Unlike the vignette Swampstar by independent collective Geography of Robots, Norco is too much of a game to spare it from a rating in favor of an appreciation as a piece of art on its own and in that context, it might look like I disagree with a majority of critics, giving the interactive amalgam of an RPG and a Visual Novel raving reviews, but I will actually not be able to say much different about it. My astonishing conclusion though is, that I'm still not all that impressed.
In theory, alternate Louisiana in Norco could be a fictional alien world to me just like Neo Tokyo or a city on Mars. I was even joking if the title describes narcotics for Trollans until I found out it was actually a brand name for pain medication. Little did I know, however, that Norco is also an actual census-designated place in St. Charles Parish, Louisiana that derived its name from the New Orleans Refining Company and is home to a major Shell manufacturing complex. I'm learning every day.
You don't have to think much about why the company in the game Norco is called Shield and with the Shell facility having experienced catastrophic explosions twice the story sure appears less far fetched. I recommend reading the Honeysweat interview with GoR's Yutsi if you'd like to know more on his growing up in sight of that factory, comparing it to Midgar in the world of Final Fantasy.
Even without knowing Norco specifically, I was of course aware of the condition our world is in and I think it's hard to not see how close the narration stays with things happening in reality. It sure is condensed and emphasized, but we have everything from AI to ponzi schemes, messed up religious beliefs, unregulated capitalism or privately organized space travel. It's not like Orwell is predicting the future a couple of decades away, it's more like holding up a mirror, showing us the dystopia we're creating for tomorrow or a day after.
Born and raised in a small town bordered by the dilapidated ruins of an industry, having watched a company burning down to the foundations and knowing the history of a group buying out farmers to build a production plant in the area, I can nothing but relate to protagonist Kay returning to Norco. It's what you recognize best at a carnival. There are those who are too young to escape and those who never made it out, but then there are other people in their thirties or rather forties, returning to family business - taking care of parents or bringing up children of their own in an environment that appears at least more family friendly than the big city.
For Kay it's late. She has tried to cut loose and ignored her cancer infested mother trying to get in touch. Time doesn't stand still when you're away and as much things don't seem to change as long as you're there, everything is weirdly different once you turned your back and tried to start a life of your own independently.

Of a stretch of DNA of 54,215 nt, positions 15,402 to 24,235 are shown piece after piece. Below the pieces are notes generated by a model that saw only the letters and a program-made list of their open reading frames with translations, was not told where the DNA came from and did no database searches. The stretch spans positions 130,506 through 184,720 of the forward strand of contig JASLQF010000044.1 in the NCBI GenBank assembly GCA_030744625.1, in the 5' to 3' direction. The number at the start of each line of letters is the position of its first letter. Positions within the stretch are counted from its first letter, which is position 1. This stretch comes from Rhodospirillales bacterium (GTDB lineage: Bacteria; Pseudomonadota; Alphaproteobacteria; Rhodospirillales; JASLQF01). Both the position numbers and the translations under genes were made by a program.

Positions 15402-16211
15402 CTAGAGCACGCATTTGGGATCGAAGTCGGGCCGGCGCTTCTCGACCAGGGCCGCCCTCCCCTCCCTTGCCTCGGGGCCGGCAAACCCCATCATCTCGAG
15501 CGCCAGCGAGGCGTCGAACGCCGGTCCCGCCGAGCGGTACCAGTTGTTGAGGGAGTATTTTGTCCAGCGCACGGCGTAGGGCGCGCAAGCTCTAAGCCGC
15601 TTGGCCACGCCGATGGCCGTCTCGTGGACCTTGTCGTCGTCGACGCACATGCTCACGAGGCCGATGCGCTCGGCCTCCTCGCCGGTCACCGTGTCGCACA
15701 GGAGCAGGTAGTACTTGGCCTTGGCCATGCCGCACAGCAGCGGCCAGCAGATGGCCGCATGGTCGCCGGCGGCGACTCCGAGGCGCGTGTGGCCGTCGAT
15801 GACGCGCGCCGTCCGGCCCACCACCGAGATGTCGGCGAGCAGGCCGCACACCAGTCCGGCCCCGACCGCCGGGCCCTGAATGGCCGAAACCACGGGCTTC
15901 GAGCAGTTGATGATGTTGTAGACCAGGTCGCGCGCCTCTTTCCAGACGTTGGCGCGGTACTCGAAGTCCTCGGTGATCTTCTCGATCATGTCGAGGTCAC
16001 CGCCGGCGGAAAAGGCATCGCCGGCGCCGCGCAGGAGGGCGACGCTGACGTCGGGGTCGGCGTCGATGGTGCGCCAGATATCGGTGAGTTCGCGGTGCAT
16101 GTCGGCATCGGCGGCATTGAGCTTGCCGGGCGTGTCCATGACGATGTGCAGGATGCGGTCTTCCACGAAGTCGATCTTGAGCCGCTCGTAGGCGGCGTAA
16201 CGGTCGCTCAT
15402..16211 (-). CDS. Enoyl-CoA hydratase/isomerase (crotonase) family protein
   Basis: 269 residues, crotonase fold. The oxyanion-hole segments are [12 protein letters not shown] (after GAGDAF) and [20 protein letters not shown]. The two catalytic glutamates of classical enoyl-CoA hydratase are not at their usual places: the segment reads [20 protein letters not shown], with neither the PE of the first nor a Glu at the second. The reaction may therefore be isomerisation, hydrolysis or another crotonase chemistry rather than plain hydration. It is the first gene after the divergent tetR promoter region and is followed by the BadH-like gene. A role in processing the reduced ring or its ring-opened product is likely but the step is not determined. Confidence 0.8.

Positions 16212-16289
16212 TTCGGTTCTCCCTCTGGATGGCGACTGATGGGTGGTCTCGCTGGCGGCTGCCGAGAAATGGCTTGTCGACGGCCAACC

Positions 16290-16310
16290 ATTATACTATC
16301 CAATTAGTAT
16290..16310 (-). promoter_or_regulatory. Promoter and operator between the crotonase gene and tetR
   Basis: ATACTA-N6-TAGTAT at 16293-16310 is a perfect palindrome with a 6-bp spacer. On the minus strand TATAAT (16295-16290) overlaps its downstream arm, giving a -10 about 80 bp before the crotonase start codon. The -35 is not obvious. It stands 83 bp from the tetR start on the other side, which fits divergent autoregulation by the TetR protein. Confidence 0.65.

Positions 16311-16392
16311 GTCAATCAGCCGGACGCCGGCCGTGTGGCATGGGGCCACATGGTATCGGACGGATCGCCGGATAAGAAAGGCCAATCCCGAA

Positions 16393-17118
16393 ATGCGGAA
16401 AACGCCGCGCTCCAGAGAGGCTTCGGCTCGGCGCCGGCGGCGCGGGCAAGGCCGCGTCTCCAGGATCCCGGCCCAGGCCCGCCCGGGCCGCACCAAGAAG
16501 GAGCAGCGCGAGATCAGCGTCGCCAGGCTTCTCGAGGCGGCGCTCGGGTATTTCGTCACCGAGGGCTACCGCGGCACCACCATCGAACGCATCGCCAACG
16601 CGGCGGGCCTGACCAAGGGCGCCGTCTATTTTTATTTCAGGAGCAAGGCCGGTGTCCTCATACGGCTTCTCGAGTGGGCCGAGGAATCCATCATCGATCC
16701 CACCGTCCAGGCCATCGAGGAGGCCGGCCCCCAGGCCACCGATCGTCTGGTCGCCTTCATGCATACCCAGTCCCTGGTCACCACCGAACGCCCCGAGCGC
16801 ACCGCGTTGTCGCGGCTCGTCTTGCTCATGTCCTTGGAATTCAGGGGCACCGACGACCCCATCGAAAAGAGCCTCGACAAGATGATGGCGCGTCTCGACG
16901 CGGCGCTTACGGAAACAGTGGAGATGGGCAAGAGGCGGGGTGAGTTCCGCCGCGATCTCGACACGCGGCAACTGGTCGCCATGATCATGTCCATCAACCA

Norco uses pixel art to illustrate this story and I don't really understand how this can be seen as innovation, because digitizing photographs for instance is something going back to the old Amiga days at least. It's not ugly at all, but, especially with the retro trend of recent years, something I'd rather call standard opposite to some of the reviews I've read. Recreating that off grid Amiga feeling especially with the first person solo adventure layout is another cup of Grog.
I've mentioned it before in my review for One Night Stand, when playing Our World Is Ended as one of my first actual visual novels, I was missing interaction with the screen other than clicking text. Despite being described as a point'n'click I was lucky to read up enough on Norco before to not expect it being the familiar third person story puzzle, so I was merely amazed at first that Norco was allowing me to dive into the scenery as much as I'd define the character by text choices.
One thing I also enjoyed was the use of a mindmap to elaborate a thought process and reflect on the information received via dialogue, even though it often rather bothered me as doubling what I already understood. That tracking though also led to me speeding up reading to pass the character's annoying mumble (doesn't have to be voiced, but please…) and therefore forgetting key information I would have needed to authenticate for additional lore via the follow up Shield Nights (available for free on itch.io) that seems to consist mostly from background information I dug out elsewhere or could make sense of on my own, so I'm not tempted to replay Norco just to read some more liner notes.